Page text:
GE publishes Grid Resiliency survey

GE Grid Survey Infographic

GE’s Digital Energy business produced this infographic recently, based on the results of its Grid Resiliency Survey measuring the U.S. public’s current perception of the power grid. The survey was conducted by Harris Poll on behalf of GE from May 02-06, 2014 among 2,049 adults ages 18 and older and from June 3-5, 2014 among 2,028 adults ages 18 and older.

Given the fact that hurricane Sandy was still reasonably fresh in people’s minds, and that polar vortices meant that early 2014 saw particularly harsh weather, it is perhaps not surprising that 41% of the respondents East of the Mississippi were more willing to pay $10 extra a month to ensure the grid is more reliable. A further 34% of those leaving West of the Mississippi would be willing to pay more for a more reliable grid.

What is most surprising is that the numbers are so low, to be honest. Especially the 41% figure, given that energy consumers East of the Mississippi had three times as many power outages as those living West of the Mississippi.

What’s the alternative to paying more? Home generation? Solar power is dropping in price, but it is still a very long term investment. And the cost of a decent generator can be $800 or more. And that’s just to buy it. Then there’s fuel and maintenance on top of that. As well as the inconvenience an outage brings.

Here in Europe, because most of the lines are underground, outages are very rare. The last electricity outage I remember was Dec 24th 1997, after a particularly severe storm in Ireland, for example.

The really heartening number to take away from this survey is that 81% of utility customers expect their energy company to use higher levels of renewables in the generation mix. If that expectation can be turned into reality, we’ll all be a lot better off.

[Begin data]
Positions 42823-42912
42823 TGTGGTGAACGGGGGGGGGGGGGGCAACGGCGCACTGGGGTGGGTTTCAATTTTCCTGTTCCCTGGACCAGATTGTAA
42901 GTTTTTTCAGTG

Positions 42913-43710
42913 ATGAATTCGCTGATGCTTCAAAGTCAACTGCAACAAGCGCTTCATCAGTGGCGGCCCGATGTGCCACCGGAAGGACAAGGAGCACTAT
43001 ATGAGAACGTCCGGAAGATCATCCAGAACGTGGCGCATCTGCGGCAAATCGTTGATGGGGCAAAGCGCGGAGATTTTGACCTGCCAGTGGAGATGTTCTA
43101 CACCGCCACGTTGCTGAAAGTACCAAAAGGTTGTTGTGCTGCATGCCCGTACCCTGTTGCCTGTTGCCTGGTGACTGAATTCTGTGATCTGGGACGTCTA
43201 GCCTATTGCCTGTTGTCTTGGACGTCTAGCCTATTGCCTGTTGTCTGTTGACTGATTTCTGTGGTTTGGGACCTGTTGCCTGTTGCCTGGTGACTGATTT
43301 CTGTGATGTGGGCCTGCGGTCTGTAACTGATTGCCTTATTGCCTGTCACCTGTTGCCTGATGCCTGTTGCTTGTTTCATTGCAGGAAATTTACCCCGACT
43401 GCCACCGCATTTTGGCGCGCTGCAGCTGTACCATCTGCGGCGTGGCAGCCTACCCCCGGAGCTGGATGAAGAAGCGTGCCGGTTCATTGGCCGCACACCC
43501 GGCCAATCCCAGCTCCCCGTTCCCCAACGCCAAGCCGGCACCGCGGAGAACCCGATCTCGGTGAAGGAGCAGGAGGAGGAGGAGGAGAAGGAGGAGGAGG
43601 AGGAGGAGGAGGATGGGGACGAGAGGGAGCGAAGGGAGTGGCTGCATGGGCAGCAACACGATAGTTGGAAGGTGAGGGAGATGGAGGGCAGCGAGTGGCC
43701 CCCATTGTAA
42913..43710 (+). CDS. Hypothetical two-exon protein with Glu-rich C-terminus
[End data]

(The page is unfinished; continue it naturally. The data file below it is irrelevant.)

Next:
GE’s U.S. Consumer Impressions of the Smart Grid survey

Results of GE Smart Grid consumer survey

GE published a U.S. Consumer Impressions of the Smart Grid [pdf] survey* recently.

I spoke to the general manager of Metering and Sensing Systems for GE?s Digital Energy business, Luke Clemente about the survey and he told me that the main points of the survey were:

  • 96% of Americans who are familiar with the smart grid are overwhelmingly positive about the technology and what it will do for the country
  • while only 2% thought that smart grid was not a smart investment by utilities and/or consumers
  • 80% of U.S. consumers are excited about upgrading the electrical network with smart grid so that their country can rely more on clean domestic energy sources
  • 78% think that the smart grid would help reduce the number of power outages and restore power more quickly when outages do occur
  • 74% understand that the smart grid will give them the info they need to make better decisions about electricity usage
  • 72% think the smart grid will help them save money on their monthly bills
  • 63% believe the smart grid will create new jobs in the energy sector
  • 66% agree they would buy smart appliances and other in-home devices to maximize their control over energy once smart grid rolls out in their community

In our follow-up conversation Luke said

One of the awareness issues which needs to be driven, is that it does cost more to generate electricity at two o’clock in the afternoon than it does at 2am. To the extent that we can shift our use of energy to less intensive times, that will end up driving better utilisation of the grid and better economics

Luke went on to mention the Department of Energy’s year-long study which showed that consumers, when given information on their electricity consumption, reduced their bills by 10% and reduced peak demand by 15%.

There are three crucial points here –
consumers have quite a positive attitude to Smart Grids
consumers will adjust their behaviour when given information related to their energy use and
that response is good for the grid (and by extension, for its users).

We have seen some instances where utilities failure to communicate effectively with their customers has led to blowback against Smart Meter and Smart Grid projects.

However, as this survey shows, overall consumer sentiment to Smart Grids is positive. Utility companies need to beware that they don’t squander this goodwill – right now it is theirs to lose.

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* The survey was conducted in March 2010 by StrategyOne among a census representative sample of 1,000 U.S. consumers via telephone. The margin of error for the sample of U.S. consumers (n=1,000) is + 3.1% at the 95% level of confidence.